FrontPage ConfidenceInterval

First, re-read the text book (p.277-288) for brief explanation about standard deviation and my article as well. You should understand the following:

1. The standard deviation is a kind of measurement (or indicator) showing the shape of the distribution of a group. If a standard deviation unit is large, it indicates that the shape of the distribution ... plat (platokurtic). If it is small, the shape of the distribution is peak (leptokurtic). In other words, if the a standard unit is large, the individual scores in the particular group do not gather around the mean of the group. And if it is small, they gather around the mean. This is explained in my article.

2. The standard deviation can be used to figure out how the areas of a normal curve should be interpreted. That is, if the curve is normal, we can figure out what protion of the population can be found in the distribution in relation to the standard deviation. Words here may confuse you. The 68-95-99 principles is what I am talking about. Again, this is explained in my article or in the text book (p.284-285).

Second, you need to read the text book (p256-p261) for the explanation of sampling error. Or if you have time, read the two articles about standard error and sampling distribution. You should understand the following.

1. First, what you are dealing with is not about one sample itself. Rather, we are talking about a kind of distribution of means of (many) samples or distribution of sample means. The individual score in this ditribution curve is a mean of a sample (again, not individual). Having such a distribution curve (of sample means) means that we numerously took samples from a population and kept the record of them. If we do this, the distribution of the scores (again, each score means the mean of a sample) will have a normal distribution curve.

2. Having such a normal curve, we can obtain the mean of the distribution curve -- this is the mean of the numerous sample means. Also, we can calculate the standard deviation and assume that the distribution of the scores follows the standard deviation principle -- 68-95-99% rule. And, since each score represents the mean of a sample, we can figure out how the means of samples are distributed. This particular standard deviation is called standard error.

3. Based on this standard error, we can argue that if we take many samples from the population, about 68% of the sample means will be found in a specific region -- the mean of the sample means +- one standard error. Or 95% of the sample means will be found in another specific region -- the mean of the sample means +- two standard error. Or 99% of the sample means will be found in another specific region -- the mean of the sample means +- three standard error.

4. Of course, in practice, this kind of sampling is not feasible -- that is, having numerous samples. If this is to be done, we would rather get the whole individual scores of the population instead (We call this enumeration). Right? But, what if we can calculate the standard error from just one sample and what if we can use the mean of the sample as the mean of the sample means (like the above)?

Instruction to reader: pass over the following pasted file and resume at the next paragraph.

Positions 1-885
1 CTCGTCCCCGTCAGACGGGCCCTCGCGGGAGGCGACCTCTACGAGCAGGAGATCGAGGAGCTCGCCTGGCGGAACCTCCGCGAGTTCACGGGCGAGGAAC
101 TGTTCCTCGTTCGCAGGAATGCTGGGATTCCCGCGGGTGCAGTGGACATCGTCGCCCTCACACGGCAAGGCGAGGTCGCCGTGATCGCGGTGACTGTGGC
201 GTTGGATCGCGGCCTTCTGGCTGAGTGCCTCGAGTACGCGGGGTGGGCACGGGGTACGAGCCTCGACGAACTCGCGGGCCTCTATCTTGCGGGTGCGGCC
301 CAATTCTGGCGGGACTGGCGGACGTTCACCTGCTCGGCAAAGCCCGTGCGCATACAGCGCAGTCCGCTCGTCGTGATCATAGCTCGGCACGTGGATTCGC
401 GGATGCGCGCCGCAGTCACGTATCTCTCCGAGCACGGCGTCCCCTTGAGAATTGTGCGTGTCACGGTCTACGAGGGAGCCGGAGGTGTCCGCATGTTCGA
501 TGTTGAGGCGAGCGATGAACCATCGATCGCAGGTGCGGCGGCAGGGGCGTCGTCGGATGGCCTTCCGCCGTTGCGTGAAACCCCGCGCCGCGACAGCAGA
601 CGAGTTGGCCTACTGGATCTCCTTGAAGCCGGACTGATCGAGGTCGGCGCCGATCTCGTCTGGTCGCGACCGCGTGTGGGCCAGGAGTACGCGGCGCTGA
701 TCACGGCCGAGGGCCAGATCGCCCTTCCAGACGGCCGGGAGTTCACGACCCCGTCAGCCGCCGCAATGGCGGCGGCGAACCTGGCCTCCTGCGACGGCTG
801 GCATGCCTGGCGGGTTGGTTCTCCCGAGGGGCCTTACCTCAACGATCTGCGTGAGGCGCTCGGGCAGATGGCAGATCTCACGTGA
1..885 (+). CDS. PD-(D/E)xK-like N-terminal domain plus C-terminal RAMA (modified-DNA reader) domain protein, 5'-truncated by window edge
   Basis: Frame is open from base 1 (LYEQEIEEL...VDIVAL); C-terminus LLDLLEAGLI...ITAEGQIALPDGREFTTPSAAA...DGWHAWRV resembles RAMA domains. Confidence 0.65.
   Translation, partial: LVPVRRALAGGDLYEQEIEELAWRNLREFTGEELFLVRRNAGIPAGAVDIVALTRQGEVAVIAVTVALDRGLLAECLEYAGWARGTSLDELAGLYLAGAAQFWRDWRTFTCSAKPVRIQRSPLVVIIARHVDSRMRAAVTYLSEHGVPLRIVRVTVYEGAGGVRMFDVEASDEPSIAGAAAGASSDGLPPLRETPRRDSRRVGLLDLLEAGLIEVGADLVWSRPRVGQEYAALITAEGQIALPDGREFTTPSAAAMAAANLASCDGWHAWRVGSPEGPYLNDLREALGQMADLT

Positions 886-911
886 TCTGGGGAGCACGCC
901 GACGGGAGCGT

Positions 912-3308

5. This leads us to the ingeneous way of predicting the mean of the population. For example, we took a sample (IQ score) of 100 people randomly (random sampling is important here) and figured out the mean of the sample and standard error unit. Let's say, the mean score was 100 and standard error was 2.5. From these numbers (mean=100, standard error = 2.5), we can figure out how the sample mans are distributed if we take numerous samples out of the population. That is, about 68% of the sample means will be found in the region of the mean (100) +- One standard error (2.5) -- this is 97.5 - 102.5. Or about 95% of the sample means will be found in the region of the mean (100) +- Two standard error (2 x 2.5 = 5.0) -- this is 95 - 105.

6. Understanding of the above (5), we now realize that if the unit of standard error is small, the region that we predict will be smaller or tighter. In other words, if the standard error value in the above example was 1.0 rather than 2.5. The guessing or predicting result would have been different (narrower). To make this long (:-)), with the 1.0 as the standard error and 100 as the mean of a sample, we can argue that (1) about 68% of the sample means will be found in the region of the mean (100) +- one standard error (1.0) -- this is 99 - 101; (2) about 95% of the sample means will be found in the region of the mean (100) +- two standard errors (2.0) -- this is 98 -- 102. Note here that the predicted region became tighter than the above example with standard error, 2.5.

7. Now, how can we make this standard error small? See the formulae in the text book which gives you two different kinds of standard error calculation. One is for the standard error of the probability, the other is for the standard error of the mean. $\quad\sigma_{\overline{p}} = \sqrt{\frac{(p * q)}{n}}$ , $\quad\sigma_{\overline{X}} = \frac{\sigma}{\sqrt{n}}$ . If we take a look at the two, we can argue that if the sample size gets bigger, the standard error value will be smaller. Or the upper parts get smaller, the standard error value will be smaller. The latter case should not be an issue here because... I mentioned this in my two articles -- please read them. The first case should be noted. That is, if sample size gets bigger the standard error value will be smaller.
8. THEN, QUESTION: what does it mean by that "having a smaller sampling error value"?